|Publication number||US7405652 B2|
|Application number||US 11/231,507|
|Publication date||Jul 29, 2008|
|Filing date||Sep 21, 2005|
|Priority date||Sep 21, 2004|
|Also published as||US20060076830, WO2006034323A2, WO2006034323A3, WO2006034323A9|
|Publication number||11231507, 231507, US 7405652 B2, US 7405652B2, US-B2-7405652, US7405652 B2, US7405652B2|
|Inventors||James M. Hair, III, Daniel L. Greene|
|Original Assignee||Abet Technologies, Llc|
|Export Citation||BiBTeX, EndNote, RefMan|
|Patent Citations (46), Referenced by (6), Classifications (16), Legal Events (5)|
|External Links: USPTO, USPTO Assignment, Espacenet|
This patent application claims the benefit of U.S. Provisional Patent Application No. 60/611,834, filed Sep. 21, 2004, which is herein incorporated by reference.
This invention pertains to methods and systems for distributing electrical power and data. In particular, the invention relates to a method and system for transmitting power, wherein the system can control single or multiple power phases.
Microprocessors are found in almost every electronic device that we use in our day-to-day lives. One important application of microprocessors has been in the control of electronic devices installed in vehicles, including automobiles, buses, and airplanes. In the past, many critical automobile functions have been accomplished mechanically. Automobile functions such as wheel differential adjustments and engine timing are now controlled using sensors and actuators electrically connected to microprocessors.
Microprocessors provide well-known advantages, including making diagnostics and repairs easier in complicated machines. Microprocessors have also been used to improve the efficiency of machines when used with sensors and actuators in a feedback loop, thereby obtaining more efficient modes of operation. There are, however, some disadvantages to the use of microprocessors.
A look under the hood of a newer automobile may be enough to see one disadvantage to microprocessor use. Before microprocessors became small enough and reliable enough to be installed in automobiles, it was possible to see how separate engine parts were connected, and even to see the road underneath. Nowadays engine parts are covered by wires and cables that run from sensors and actuators attached to the mechanical parts to microprocessors used for control. Extra wires and cables are disadvantageous: every extra wire installed consumes power and adds weight. More wires also make maintenance harder.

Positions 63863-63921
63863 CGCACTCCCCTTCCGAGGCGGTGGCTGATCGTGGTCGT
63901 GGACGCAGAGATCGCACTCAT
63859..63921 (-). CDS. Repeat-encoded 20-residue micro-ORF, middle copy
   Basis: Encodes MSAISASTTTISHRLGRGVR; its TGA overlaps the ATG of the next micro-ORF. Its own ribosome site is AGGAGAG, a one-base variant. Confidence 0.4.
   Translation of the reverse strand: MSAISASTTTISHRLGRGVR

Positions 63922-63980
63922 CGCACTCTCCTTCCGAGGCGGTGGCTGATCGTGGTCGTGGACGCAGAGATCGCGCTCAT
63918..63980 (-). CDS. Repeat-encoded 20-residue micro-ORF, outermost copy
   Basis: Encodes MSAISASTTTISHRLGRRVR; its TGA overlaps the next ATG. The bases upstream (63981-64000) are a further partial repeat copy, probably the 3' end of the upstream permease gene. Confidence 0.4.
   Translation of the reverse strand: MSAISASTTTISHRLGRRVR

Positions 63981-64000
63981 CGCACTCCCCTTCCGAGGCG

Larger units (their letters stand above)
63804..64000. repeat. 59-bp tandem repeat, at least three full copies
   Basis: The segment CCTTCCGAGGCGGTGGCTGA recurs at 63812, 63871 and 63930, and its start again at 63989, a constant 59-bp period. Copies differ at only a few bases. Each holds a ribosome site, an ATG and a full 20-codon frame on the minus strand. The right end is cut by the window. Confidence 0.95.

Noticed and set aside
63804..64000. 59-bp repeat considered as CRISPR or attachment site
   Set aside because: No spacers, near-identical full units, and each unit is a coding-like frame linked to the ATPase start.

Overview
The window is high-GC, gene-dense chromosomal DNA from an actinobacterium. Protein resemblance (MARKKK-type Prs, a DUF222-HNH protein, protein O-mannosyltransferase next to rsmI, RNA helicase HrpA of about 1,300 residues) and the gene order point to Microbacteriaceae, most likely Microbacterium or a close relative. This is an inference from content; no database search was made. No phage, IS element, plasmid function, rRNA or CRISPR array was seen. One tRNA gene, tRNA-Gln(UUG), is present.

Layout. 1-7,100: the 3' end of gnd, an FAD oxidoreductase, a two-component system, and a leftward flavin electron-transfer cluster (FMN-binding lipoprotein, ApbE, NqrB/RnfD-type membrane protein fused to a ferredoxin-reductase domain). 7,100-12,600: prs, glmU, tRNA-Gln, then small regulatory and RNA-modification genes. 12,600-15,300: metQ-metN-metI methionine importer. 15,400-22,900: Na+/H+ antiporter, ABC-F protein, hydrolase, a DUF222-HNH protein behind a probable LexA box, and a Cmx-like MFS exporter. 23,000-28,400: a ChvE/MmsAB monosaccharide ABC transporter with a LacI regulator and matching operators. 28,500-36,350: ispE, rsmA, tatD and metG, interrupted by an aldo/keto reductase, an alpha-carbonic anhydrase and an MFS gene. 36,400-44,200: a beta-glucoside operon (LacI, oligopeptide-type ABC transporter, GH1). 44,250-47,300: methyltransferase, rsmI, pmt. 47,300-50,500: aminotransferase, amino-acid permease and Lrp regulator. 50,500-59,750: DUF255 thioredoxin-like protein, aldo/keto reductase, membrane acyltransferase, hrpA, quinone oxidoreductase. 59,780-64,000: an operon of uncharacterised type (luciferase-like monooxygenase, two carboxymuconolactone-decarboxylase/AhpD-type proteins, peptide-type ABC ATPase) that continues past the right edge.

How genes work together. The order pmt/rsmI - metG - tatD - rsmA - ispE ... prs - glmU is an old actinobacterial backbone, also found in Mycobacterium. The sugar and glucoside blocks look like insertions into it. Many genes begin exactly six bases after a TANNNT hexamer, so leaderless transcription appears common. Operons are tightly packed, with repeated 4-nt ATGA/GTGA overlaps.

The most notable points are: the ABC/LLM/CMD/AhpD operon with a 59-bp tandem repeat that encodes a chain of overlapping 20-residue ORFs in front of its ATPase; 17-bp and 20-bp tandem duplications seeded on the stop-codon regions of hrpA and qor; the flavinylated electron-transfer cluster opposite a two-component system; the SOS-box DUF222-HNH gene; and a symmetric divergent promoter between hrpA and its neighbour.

Unfortunately, it has been largely impossible for wires to be eliminated from most microprocessor system designs. Conventionally, a separate wire has been required for power, ground, and each of a plurality of data transmission lines between a microprocessor and one or more sensors or actuators attached thereto.
U.S. Pat. No. 6,906,618, which was granted to the present inventors in 2005 and is herein incorporated by reference, discloses a method and system for bidirectional power and data transmission. The disclosed method and system reduce the number of wires used in power and data systems.
A continued need exists however for further improvements to conventional power and data systems.
In an embodiment, a system for bidirectional data and power transmission is provided, wherein the system includes an AC power source, a network power controller coupled to the AC power source, and at least one node that receives power from the network power controller and exchanges data with the network power controller. The system also includes a conduit through which the node receives power from the network power controller and exchanges data with the network power controller. In an embodiment, the conduit has at least three wires, wherein a first wire is for transmission of AC power from the network power controller to the node, a second wire is for transmission of DC power and communications between the network power controller and the node, and a third wire is the ground/neutral line.